Moscow- Russia addressed tensions rising in northeastern Syria amid Turkish threats on launching a massive military offensive against Arab-Kurdish Syrian Democratic Forces who are fighting against ISIS next to the US-led international coalition. The situation in northern Syria is very likely to escalate in the near future, Russian Foreign Ministry spokeswoman Maria Zakharova said Thursday. The Syrian Democratic Forces (SDF) is an alliance of Kurdish and Arab militias that was formed in 2015, and that strives to liberate northern Syria, particularly the city of Raqqa. Zakharova also condemned US-led strikes against eastern Syria’s Tanf airbase. The US military leadership justifying the attack

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  • 'Game of Thrones' Season 7 first look

    "The dragons this year are the size of 747s," director Matt Shakman told EW. The photo shows Daenerys, played by Emilia Clarke, appearing small on the back of her dragon, which is clearly ready for war. Actor Kit Harington, who portrays Jon Snow on the series, told EW the new season will have a faster pace. "This season is really different than any other season because it's accelerating toward the end, a lot of stuff collides and happens much, much quicker than you're used to seeing on Thrones," Harington said.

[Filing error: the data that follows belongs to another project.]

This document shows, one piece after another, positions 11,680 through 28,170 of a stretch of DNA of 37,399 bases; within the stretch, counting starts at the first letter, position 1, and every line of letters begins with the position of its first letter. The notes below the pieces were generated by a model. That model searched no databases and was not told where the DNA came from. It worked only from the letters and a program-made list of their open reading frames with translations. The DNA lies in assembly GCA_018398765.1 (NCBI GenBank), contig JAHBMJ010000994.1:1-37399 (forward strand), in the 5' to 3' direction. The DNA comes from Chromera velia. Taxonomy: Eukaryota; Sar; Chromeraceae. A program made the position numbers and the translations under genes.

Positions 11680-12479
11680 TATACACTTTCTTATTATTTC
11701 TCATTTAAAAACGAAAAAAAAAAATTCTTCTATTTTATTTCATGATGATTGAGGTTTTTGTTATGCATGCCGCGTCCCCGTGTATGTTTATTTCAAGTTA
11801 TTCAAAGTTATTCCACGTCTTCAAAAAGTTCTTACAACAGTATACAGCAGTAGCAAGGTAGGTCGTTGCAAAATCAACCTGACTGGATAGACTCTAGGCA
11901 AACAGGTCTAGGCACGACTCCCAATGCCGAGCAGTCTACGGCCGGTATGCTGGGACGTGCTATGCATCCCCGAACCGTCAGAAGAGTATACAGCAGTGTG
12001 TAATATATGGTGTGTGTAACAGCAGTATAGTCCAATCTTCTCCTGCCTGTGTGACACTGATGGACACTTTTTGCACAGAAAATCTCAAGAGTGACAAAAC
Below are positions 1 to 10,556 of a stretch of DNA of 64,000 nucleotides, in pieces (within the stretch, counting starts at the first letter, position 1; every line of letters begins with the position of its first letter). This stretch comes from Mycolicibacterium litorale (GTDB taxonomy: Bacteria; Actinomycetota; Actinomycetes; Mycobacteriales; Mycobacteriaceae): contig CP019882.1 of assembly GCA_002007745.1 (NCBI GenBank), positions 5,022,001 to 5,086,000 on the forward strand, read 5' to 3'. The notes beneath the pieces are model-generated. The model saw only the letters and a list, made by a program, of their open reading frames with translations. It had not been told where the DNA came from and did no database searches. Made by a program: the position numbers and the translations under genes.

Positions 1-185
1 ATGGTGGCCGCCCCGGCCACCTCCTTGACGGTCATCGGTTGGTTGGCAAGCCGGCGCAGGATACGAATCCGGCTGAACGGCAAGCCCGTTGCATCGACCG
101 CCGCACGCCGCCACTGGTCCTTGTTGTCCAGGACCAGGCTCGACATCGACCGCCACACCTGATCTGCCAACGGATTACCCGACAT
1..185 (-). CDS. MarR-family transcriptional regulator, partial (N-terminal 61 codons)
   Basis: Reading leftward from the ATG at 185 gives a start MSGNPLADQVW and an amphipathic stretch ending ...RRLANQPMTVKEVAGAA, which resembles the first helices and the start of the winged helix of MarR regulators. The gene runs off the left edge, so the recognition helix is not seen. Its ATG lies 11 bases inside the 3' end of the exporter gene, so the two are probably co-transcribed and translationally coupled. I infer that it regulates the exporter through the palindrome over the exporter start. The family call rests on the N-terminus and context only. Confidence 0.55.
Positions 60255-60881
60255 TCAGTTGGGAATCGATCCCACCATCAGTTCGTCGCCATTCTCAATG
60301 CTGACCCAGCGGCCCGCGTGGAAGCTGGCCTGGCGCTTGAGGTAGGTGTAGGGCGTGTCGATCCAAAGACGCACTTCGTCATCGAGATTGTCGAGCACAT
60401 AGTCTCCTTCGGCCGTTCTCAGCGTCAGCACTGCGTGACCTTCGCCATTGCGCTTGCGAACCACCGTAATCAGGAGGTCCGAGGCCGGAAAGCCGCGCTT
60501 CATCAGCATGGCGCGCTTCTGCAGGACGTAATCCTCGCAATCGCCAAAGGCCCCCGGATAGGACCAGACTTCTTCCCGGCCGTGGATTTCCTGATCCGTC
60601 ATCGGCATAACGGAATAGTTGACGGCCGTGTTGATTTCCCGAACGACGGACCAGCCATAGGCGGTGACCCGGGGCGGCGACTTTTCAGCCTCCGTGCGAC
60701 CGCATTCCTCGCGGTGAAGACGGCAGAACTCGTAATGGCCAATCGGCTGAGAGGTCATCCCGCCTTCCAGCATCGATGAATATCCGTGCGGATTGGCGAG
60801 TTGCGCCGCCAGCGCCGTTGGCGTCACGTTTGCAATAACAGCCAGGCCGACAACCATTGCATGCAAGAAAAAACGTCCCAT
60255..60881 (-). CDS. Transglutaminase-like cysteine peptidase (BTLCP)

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  • Pepsi and Nivea: Whose fault is it when ad campaigns go wrong?

    Marketing teams at some of the world's biggest brands haven't had the best of weeks. Pepsi faced criticism after being accused of appropriating Black Lives Matter with its Kendall Jenner ad. Nivea was also in trouble after using the slogan "white is purity" to advertise deodorant in the Middle East. We asked Lillian Sor, an executive at UK advertising agency Grey London, to explain how big marketing campaigns like these get made. Her clients include some of the country's biggest food and drink brands, along with high street shops. "We get commissioned to work by marketing directors at big brands," she explains. "They come to us with a business problem and we find a creative way to solve it."

    BBC Radio 1 Newsbeat q
  • The countries that cane their convicts